Kelly Zito has an intriguing look at California water managemente in today’s San Francisco Chronicle, looking at the incredibly disjointed way urban-suburban Northern California’s system is managed as compared to the relatively centralized role of the Metropolitan Water District in Southern California:
Ana Sarver jogs 5 miles along the Contra Costa Canal every day. But water from the 10-foot-wide channel, just a few steps from Sarver’s front door in Pleasant Hill, doesn’t flow through her taps.
Her water comes from the Mokelumne River basin – 100 miles away in the Sierra Nevada.
Unlike Southern California, where one giant agency – the Metropolitan Water District – oversees the distribution of water from a few sources across 26 cities from San Diego to Santa Monica, the nine-county Bay Area landscape is a broad patchwork of local, state and federal water systems – with various jurisdictions controlling each.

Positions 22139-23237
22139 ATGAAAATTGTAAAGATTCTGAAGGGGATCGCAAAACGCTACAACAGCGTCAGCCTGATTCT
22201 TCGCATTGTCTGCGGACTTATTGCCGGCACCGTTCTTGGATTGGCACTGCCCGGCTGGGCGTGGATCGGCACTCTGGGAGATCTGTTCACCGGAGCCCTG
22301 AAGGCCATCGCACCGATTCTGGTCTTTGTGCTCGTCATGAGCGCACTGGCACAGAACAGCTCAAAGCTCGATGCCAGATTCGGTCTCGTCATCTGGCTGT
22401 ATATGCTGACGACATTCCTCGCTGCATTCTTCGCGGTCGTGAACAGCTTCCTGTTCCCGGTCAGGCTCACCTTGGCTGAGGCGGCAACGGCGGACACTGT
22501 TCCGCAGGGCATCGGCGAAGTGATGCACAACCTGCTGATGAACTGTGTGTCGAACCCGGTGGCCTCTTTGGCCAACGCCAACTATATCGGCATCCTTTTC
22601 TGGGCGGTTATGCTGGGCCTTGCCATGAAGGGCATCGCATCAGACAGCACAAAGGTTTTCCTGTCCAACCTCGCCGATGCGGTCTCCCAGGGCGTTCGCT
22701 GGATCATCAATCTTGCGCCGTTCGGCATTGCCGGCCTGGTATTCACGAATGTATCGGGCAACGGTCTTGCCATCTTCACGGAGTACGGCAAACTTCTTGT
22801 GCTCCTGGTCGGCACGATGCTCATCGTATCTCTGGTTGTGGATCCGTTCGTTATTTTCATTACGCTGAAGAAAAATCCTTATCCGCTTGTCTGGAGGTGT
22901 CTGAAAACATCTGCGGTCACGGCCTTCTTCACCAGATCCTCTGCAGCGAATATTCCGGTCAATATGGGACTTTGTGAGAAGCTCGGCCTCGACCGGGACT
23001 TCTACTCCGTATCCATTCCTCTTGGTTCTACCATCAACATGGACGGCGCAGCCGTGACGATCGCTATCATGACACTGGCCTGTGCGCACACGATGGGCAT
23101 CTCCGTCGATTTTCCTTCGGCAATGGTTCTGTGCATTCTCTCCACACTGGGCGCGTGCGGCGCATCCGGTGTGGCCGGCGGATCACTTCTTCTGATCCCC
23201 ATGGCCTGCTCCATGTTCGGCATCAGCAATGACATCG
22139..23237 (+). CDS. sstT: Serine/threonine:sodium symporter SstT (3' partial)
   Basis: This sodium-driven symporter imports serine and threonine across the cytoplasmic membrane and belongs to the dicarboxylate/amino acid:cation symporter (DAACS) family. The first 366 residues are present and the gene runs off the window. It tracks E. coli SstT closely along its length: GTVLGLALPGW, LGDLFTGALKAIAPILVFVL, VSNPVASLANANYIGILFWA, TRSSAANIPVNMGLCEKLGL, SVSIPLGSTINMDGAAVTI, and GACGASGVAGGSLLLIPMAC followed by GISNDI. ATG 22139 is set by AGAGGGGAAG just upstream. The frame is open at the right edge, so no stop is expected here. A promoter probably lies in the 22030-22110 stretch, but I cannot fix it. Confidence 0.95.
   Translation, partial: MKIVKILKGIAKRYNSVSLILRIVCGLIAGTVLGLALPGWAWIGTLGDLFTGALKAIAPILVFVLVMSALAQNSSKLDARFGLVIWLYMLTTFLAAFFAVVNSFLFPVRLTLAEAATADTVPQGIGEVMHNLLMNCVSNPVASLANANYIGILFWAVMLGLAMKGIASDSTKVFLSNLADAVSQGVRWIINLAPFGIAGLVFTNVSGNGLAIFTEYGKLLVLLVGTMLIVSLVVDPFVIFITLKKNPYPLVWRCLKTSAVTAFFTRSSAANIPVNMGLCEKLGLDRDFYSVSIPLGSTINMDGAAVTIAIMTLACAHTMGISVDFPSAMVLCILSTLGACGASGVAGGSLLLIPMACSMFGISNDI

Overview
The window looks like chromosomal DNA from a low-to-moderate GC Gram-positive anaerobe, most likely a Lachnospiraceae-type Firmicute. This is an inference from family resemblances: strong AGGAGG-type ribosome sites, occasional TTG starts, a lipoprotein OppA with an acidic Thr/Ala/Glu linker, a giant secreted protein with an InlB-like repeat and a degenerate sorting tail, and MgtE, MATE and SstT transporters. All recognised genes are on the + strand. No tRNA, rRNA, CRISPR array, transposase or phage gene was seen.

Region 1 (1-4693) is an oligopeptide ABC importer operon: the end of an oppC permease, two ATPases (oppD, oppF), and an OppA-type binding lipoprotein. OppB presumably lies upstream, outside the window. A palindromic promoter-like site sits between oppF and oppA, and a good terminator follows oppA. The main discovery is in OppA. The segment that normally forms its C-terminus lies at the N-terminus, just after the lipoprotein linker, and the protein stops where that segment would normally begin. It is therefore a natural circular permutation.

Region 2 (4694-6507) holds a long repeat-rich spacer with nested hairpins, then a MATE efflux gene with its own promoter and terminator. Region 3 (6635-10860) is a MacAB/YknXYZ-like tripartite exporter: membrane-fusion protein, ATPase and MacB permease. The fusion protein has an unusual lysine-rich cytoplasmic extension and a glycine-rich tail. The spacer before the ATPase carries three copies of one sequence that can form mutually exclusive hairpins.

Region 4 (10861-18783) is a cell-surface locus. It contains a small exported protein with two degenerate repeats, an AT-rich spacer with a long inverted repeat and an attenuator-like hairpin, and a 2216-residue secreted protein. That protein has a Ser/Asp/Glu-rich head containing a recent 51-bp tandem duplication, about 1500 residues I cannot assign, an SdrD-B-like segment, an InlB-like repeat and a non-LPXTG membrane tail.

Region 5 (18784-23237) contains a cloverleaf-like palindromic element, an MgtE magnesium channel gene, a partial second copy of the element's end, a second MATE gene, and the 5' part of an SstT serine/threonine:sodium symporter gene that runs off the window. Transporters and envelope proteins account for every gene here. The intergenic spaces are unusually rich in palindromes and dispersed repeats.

This line of argument has interesting parallels here in New Mexico, and in particular the Middle Rio Grande. Nominally, the Office of State Engineer and Interstate Stream Commission offer centralized institutional management over the state’s waters. But because the basin isn’t adjudicated, we instead have this strange patchwork of institutional relationships with which the various individual entities sort of muddle through.